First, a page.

To enter submit your response to the question in the comments below. This is a game of skill. The best two answers will be selected by me to win a copy of Karen’s book. The product offered for the giveaway is free of charge, no purchase is necessary.

The winners will be notified via email on Wednesday 1 June and must respond within 24 hours or a new winner(s) will be selected.

Prize value: $31 each. The prize will be sent to the winner from The Dairy Kitchen.

For your chance to win one of two copies of Feasting please tell me in the comments below:

What topping would you choose to add to your hotcakes?

Karen Martini - feasting giveaway

Good luck. I look forward to hearing what toppings you prefer.

*Reference: https://www.eatforhealth.gov.au/food-essentials/how-much-do-we-need-each-day/recommended-number-serves-adults


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Insect Hotel

In the past year I have focused on incorporating more beneficial plants and flowers into my vegetable garden to encourage bees to reside, pollinate and enjoy my garden. Since I began planting flowers for the bees I have noticed an  increase in both bees and also the volume of vegetables we harvested this summer as result of these changes. The garden also looks much prettier with flowers interspersed between the plants.  I wrote about the flowers I have been planting in a recent post, outlining why I believe each to be beneficial to the garden.  As part of this learning I recently discovered and planted Back Yard Buddies in two of my garden beds. It is a seed mix of annual and perennial flowers that attract and shelter  beneficial insects.  I love them so much that you can now buy them in my shop if you would like to add some to your own vegetable garden.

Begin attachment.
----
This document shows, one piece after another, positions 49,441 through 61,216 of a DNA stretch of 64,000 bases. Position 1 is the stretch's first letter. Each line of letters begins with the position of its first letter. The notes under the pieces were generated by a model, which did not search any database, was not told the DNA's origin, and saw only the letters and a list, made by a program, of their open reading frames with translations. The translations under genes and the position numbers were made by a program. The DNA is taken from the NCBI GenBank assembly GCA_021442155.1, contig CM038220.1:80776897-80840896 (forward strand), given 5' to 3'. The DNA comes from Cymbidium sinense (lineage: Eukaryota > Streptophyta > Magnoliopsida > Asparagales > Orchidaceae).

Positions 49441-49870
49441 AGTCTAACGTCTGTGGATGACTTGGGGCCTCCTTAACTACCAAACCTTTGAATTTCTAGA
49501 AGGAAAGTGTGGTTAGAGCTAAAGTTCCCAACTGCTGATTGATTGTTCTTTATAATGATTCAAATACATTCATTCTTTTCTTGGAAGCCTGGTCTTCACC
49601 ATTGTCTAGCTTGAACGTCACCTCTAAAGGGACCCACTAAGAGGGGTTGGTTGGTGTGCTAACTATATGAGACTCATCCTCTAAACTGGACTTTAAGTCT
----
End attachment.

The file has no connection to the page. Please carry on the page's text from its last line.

I have seen numerous examples of bug hotels around the internet but none inspired my curiosity enough to take action.  I launched my new book, Grow Just One Thing – The first step in a fresh food journey at the Melbourne International Flower and Garden Show in March this year. Over the five days of exhibiting at the  event I met many inspirational and influential garden lovers, writers, artists, media and retailers. One of the people I met was Jodie from Every Day In The Garden.  I had the chance to look at and talk to her about her beautifully crafted insect hotels. They are created from re-cycled materials but more importantly, from years of her experience and observation.

Jodie inspired me to want to make a bug hotel for our vegetable garden and to learn more about the insects that populate and protect the garden. Jodie’s experience and explanations of the insects she has studied in her hotels inspired me. As I learn about beneficial plants that encourage insects, this seems to be another critical element to support and develop a healthy organic vegetable garden.

I aim to inspire my children with a new adventure in our garden with this bug hotel. I have no expertise or experience in this area but will be studying and recording what happens in our bug hotel over the coming seasons, we will learn together.

I believe that a bug hotel is a wonderful opportunity for my children to observe, monitor and record the insects, their activity and preference for materials.  I hope to be able to review their activity and the results of their presence – provided we have managed to create a hotel that is attractive to them and suited to their needs.

Some of the beneficial insects I hope to attract include:

  • Bees – solitary and native. I am hoping they will find shelter to lay their eggs and rest over winter
  • Lady bugs – predator of aphids and mites are said to enjoy nesting and resting in twigs and sticks
  • Hoverflies – also a predator of aphids plus a pollinator of plants also like to nest and rest in twigs and sticks
  • Lacewigs – their larvae feed on aphids and mealy bugs. They like to rest and nest in straw and wood